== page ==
Wednesday, December 14, 2011


[F]or the same reason that I signed the Racial Justice Act two years ago: it is simply unacceptable for racial prejudice to play a role in the imposition of the death penalty in North Carolina.
That's North Carolina Governor Bev Purdue this morning explaining why she vetoed the repeal of the state's Racial Justice Act.  (See here.)
The law permits folks who've been sentenced to be murdered by the state to present evidence to a judge that the sentence was racially motivated.  If the judge agrees, the sentence is reduced (if that's the right word) from murder while in prison to death while in prison, that is, from the death penalty to LWOP.
North Carolina and Kentucky are the only states with such law.  
Does it matter?  Ask Duane Buck down in Texas if he thinks a racial justice act might have made a difference to him?
Purdue says she's a strong supporter of capital punishment, and I have no reason to doubt her. 
But she's taken a principled stand on race twice now - first by signing the law and now by vetoing its repeal.
Good for her.
I don't know a thing about North Carolina politics, but I'd bet that's not a popular veto.  Not because Tar Heels think race should be a factor in death sentencing (OK, some probably do, but most would at least deny it) but because those from the Old North State believe that the racial justice act will prevent all executions and puts vicious murderers back out on the street.  Of course, that's not so, but the relationship between what's true and what people believe is often tenuous at best.  This, I suspect, is one of the times when the relationship between belief and truth is oppositional.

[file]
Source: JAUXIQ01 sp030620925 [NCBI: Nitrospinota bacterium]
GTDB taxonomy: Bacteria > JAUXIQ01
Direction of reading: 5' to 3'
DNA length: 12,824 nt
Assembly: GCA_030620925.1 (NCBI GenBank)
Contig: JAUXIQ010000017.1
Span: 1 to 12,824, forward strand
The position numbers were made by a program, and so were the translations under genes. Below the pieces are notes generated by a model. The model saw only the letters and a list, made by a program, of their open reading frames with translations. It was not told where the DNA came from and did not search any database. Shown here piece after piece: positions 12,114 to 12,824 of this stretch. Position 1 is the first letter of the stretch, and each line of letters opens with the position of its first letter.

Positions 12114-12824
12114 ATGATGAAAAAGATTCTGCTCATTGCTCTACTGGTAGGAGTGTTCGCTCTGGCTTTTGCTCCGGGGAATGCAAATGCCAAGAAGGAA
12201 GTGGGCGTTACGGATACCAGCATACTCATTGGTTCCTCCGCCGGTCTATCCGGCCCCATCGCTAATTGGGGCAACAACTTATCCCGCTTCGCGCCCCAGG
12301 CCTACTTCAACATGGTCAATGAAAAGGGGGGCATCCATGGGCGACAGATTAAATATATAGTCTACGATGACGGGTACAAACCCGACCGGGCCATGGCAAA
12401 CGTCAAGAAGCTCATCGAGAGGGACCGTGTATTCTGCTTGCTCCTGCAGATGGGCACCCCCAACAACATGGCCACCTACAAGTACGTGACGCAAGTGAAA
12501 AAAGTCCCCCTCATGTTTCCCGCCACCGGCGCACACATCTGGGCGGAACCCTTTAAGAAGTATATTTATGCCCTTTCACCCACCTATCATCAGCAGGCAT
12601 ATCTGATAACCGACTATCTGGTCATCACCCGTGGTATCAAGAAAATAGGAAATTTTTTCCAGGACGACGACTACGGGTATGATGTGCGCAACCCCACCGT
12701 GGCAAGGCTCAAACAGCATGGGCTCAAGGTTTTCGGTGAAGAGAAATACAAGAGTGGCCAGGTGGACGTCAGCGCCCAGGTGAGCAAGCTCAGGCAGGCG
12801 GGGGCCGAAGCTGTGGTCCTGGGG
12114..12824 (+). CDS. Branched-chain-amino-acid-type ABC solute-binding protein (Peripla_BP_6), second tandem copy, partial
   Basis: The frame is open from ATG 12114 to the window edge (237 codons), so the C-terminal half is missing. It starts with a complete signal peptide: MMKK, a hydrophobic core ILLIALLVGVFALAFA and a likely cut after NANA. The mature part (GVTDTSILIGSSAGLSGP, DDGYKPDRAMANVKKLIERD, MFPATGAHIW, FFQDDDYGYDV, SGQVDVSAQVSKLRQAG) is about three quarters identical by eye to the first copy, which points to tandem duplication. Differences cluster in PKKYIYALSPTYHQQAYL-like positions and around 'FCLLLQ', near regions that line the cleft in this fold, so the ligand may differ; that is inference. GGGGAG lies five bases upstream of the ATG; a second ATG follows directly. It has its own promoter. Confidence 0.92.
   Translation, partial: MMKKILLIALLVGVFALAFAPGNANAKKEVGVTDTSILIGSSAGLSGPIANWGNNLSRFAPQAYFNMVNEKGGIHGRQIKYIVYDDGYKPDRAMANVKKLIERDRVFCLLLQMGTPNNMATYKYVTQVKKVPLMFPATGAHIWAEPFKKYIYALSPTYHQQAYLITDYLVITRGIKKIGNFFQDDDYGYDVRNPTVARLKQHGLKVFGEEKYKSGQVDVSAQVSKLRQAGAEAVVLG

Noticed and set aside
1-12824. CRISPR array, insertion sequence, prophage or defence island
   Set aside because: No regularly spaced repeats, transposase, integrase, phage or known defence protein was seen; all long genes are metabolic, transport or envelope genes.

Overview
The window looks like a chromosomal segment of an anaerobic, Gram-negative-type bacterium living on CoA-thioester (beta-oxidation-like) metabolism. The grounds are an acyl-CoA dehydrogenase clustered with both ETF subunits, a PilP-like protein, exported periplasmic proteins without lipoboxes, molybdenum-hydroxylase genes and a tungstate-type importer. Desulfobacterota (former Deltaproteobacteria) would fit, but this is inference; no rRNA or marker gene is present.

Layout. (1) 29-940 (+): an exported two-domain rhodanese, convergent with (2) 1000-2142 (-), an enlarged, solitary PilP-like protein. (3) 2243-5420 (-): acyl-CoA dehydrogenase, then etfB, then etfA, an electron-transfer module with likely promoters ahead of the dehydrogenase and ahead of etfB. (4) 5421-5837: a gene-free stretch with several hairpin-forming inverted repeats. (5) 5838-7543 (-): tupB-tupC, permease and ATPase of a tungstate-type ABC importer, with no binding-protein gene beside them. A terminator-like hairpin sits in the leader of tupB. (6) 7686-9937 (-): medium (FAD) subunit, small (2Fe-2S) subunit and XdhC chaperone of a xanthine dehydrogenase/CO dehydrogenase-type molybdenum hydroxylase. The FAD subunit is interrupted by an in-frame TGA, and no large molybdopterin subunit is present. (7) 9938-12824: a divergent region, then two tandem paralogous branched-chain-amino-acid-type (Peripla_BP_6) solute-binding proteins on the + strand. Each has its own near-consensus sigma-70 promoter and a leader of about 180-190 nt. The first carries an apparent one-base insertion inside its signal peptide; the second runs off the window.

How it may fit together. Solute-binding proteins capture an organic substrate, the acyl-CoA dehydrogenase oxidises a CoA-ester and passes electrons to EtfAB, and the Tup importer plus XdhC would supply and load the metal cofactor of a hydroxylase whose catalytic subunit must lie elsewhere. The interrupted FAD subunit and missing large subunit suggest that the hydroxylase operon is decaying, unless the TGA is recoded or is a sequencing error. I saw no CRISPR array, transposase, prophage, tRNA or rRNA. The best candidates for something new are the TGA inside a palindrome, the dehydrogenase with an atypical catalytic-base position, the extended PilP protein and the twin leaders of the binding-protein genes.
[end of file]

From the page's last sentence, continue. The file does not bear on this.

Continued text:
But the Governor did it anyway.
It was the right thing to do.
As we praise Purdue, though, it's worth just a moment to condemn the cold racism of the legislature.  They who said,
Who gives a shit?  Fuck 'em.  They probably deserved to die anyhow.  And maybe even because.
As I said, good for Governor Purdue.
And shame on those who made her do it.

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